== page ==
I walked over an hour to get out of downtown Halifax and close enough to the highway to start hitchhiking home to Montreal. It was Saturday morning.
I leaned against a concrete barrier outside a Petro Canada service station and texted my girlfriend: “I’m trying to find a spot to put out my thumb. This is hard. I’m nervous! I feel so vulnerable.”
I’d never hitchhiked before and I was scared. I felt embarrassed and I hadn’t even put out my thumb yet. I wasn’t ready.
So I went into the Petro Canada station to pee. I didn’t really have to go but I was afraid of getting picked up with a full bladder and being too afraid to ask the driver to pull over. I dribbled out the few drops I had in me.
Afterward, I asked the 15 year old store clerk where he thought I should stand and try to get a ride. He looked at me like a deer caught in the headlights and shrugged his shoulders, so I went outside.
I stood in front of the station beside a set of traffic lights leading onto the highway. I nervously stepped to the edge of the sidewalk, unfolded my orange sign with ‘Montreal’ written on it, and extended my arm over the road with my thumb up. An elderly woman in a wheelchair rolled past and wished me luck.
As the first cars drove past I felt small; I felt like I was begging.
I stood there for an hour before a guy wearing a hoodie walking his big dog said, “You’re never gonna get a lift there, buddy.” He instructed me to go to the other side of the intersection, higher up on the ramp. I did it and stood there for another hour but had no luck there, either.
The day was sunny but below zero. I was getting cold standing in one place so I went back into the service station to get a coffee, which the 15 year old clerk gave to me for free.
“Could I wait inside for a bit while I warm up,” I asked.
“Sure, no problem,” the kid replied.
I drank my coffee and rethought my strategy beside the rack of chocolate bars and gum. My method wasn’t working. Perhaps I didn’t look desperate enough, or maybe people were afraid of me. I couldn’t blame them. I had never picked up a hitchhiker myself and felt like a hypocrite standing on the sidewalk with my thumb out.
I finished my coffee, threw my small backpack over my shoulders, and started walking. I decided this spot wasn’t where I was going to get my first ride. I needed to walk. I had to get farther out of the city and the only way out was on the side of the highway.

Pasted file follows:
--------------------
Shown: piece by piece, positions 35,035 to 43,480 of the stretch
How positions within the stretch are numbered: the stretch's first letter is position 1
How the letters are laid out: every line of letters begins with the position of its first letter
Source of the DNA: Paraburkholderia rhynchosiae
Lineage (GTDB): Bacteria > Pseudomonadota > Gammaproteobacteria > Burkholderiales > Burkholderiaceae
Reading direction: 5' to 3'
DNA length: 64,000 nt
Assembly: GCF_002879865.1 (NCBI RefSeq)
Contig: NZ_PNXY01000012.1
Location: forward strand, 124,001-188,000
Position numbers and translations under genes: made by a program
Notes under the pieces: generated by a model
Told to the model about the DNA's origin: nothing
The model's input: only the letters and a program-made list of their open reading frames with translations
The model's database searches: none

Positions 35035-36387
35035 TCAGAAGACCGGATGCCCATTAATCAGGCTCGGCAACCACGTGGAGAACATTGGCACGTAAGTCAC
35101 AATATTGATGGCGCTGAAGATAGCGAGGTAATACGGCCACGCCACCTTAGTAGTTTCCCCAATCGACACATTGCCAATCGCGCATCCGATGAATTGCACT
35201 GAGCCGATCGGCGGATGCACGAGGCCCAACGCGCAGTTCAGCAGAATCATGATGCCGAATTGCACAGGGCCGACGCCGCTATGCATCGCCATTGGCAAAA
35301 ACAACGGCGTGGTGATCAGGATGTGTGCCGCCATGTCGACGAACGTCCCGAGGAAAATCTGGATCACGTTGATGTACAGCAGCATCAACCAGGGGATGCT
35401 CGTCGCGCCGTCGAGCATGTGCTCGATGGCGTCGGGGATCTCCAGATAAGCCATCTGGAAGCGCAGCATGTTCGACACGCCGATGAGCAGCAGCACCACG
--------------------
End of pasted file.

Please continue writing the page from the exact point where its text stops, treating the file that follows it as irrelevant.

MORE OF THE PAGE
The first part of the walk was along a narrow curb next to the concrete railing of the on-ramp. A few inches separated me from the cars and trucks whizzing past, accelerating onto the highway.
After the ramp I had greater safety on the gravel shoulder. I intermittently stopped to pull out my sign but never had any success. I learned that drivers don’t want to stop when they’re going over 100 km/h. Frankly, neither would I. I needed to get to a crossroads and find another on-ramp.
I walked for two hours before I got to the next on-ramp. Then, after only 15 minutes next to a set of traffic lights, I finally lost my hitchhiker virginity; I got my first ride. It was noon on Saturday.
My adventure came to an end at 10:30 pm Sunday night when I entered my apartment in Montreal—more than 36 hours after walking out of my hostel in downtown Halifax. It took four rides, one night in a middle-of-nowhere motel, and several hours standing on the road with my thumb out, but I made it thanks to the help of perfect strangers.
What kind of people pick up a 33 year old white boy like me, you might ask?
Allow me to introduce my good Samaritans along with the distance each drove me:
Tanya = 35 km (22 miles)
Tanya was the first person who offered me a ride. She couldn’t drive me far, but at that point I needed to take whatever I could get. She was in her mid 50s and retired from the military. The military moved her and her family all over Canada throughout her career. She did tours in Afghanistan and Bosnia. I thanked her for her service to our country. She told me the thing she missed most about the military was the routine and joking with her friends. She also told me she didn’t usually pick up hitchhikers, but she didn’t think I looked “too creepy.”
R.J. = 260 km (163 miles)
R.J. picked me up on the on-ramp where Tanya dropped me off. A 51 year old guy working in finance, he had just dropped his sister off at the airport and was heading back to Moncton. He said he felt bad for passing a hitchhiker on the way to the airport, so he gained a bit of retribution from picking me up. He told me stories about driving his car from Alaska to Bolivia and about his off-the-grid house he was going to build this year. He talked about marijuana legalization, immigration, and homelessness. We had dinner together in a truck stop; he had fish and chips and I had a clubhouse. He talked the whole time we were together and I was happy to listen to his stories.
The Ukrainian Brothers = 240 km (150 miles)